- The Solution
The best solution to the problem would be to stop burning fossil fuels entirely and reduce our carbon footprint to zero. That’s a tall order. The best we can do is to avoid as much carbon dioxide emissions as we can and reduce the rest as much as possible.
For individuals, that means reducing the amount of electricity we use in our homes, reducing the amount of oil or gas we use to heat our homes and reducing the amount of petrol we use in our cars. It can be difficult to know where to start but it’s important to remember that every little helps and some really simple changes can make a big difference.
Chart 1: Five stages of climate change awareness.
2. Avoid Emissions
You can avoid some of your carbon dioxide emissions by simply turning off equipment when it’s not in use or not travelling by car if you don’t need to. Switching off lights when you leave a room or turning off equipment rather than leaving it standby is the simplest step in lowering your carbon footprint.
3. Reduce Your Emissions
Many emissions cannot be avoided so the next step in lowering your carbon footprint is to reduce the rest of your emissions as much as possible. You can begin a few simple steps.
- Insulate you home to the recommended standard
- Switching your light bulbs to low energy models
- Switch from using a car to using public transport, cycling or walking
- Reduce your water usage
4. Offset the Rest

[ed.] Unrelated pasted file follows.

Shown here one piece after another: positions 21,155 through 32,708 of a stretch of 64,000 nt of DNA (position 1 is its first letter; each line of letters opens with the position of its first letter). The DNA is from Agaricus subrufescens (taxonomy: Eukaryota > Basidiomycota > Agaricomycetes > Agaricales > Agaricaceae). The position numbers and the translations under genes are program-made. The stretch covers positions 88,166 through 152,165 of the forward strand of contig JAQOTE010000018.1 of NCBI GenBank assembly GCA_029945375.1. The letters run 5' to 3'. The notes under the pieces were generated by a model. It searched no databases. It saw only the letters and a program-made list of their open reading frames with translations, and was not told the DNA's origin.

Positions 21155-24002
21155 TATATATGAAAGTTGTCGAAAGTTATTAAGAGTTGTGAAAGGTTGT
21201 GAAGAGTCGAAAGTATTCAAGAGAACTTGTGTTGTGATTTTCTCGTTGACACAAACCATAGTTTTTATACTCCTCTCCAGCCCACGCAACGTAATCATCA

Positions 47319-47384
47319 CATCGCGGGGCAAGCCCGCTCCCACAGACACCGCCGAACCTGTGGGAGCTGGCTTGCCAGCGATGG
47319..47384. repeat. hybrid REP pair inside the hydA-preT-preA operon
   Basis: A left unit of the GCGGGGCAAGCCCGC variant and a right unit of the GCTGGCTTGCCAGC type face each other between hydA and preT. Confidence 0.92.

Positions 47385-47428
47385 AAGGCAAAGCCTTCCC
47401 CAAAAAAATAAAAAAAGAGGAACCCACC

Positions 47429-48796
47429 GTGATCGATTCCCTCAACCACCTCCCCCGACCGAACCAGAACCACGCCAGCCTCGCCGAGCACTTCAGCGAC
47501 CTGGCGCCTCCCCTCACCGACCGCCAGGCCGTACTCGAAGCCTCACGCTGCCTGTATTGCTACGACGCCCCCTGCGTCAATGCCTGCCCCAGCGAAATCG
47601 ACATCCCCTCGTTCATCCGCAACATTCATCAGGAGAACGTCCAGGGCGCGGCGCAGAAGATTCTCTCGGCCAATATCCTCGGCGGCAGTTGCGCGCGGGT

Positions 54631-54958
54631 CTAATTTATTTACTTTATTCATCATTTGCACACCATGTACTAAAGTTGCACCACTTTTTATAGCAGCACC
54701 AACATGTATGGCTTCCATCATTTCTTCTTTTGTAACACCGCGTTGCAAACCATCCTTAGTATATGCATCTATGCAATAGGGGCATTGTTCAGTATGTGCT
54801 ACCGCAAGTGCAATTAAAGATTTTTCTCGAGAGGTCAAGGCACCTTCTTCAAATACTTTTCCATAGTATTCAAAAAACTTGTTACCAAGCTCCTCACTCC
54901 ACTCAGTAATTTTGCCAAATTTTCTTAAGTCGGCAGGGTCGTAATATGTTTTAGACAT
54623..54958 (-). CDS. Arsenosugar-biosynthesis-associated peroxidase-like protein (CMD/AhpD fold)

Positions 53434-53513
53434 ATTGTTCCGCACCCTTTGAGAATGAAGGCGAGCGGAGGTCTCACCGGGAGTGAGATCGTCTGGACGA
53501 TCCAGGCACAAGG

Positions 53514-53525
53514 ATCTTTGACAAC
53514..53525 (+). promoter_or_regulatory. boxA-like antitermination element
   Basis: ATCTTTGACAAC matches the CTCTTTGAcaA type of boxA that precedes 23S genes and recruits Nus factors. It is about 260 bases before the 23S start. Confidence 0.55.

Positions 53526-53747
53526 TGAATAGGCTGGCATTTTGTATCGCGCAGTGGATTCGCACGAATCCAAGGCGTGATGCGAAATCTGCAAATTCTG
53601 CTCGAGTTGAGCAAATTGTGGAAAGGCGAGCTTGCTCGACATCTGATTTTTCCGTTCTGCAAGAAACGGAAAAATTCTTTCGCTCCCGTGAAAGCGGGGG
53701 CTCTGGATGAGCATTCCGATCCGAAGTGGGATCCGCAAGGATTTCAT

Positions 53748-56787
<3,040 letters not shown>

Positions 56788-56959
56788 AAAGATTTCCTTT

Even when you’ve reduced your carbon emissions as much as possible there will still be some emissions that you simply cannot avoid. Purchasing carbon offset credits allows you to take your carbon footprint down to zero and become carbon neutral.
All over the world there are projects underway that reduce the amount of carbon being emitted into the atmosphere. These projects include building low carbon renewable energy generators, like wind turbines or solar panels; improving energy efficiency; and protecting forests from being cut down. Typically these projects are located in countries in the developing world and they help those countries develop in a sustainable way towards a low carbon future. To fund these projects they are allowed to sell carbon offset credits. A carbon offset credit, or simply a ‘carbon credit’, represents one tonne of carbon dioxide that has been removed from the atmosphere. If your carbon footprint for a year is one tonne, then you can offset your emissions with one carbon credit. In doing so you will not only become carbon neutral but you will also be helping to build a more sustainable world.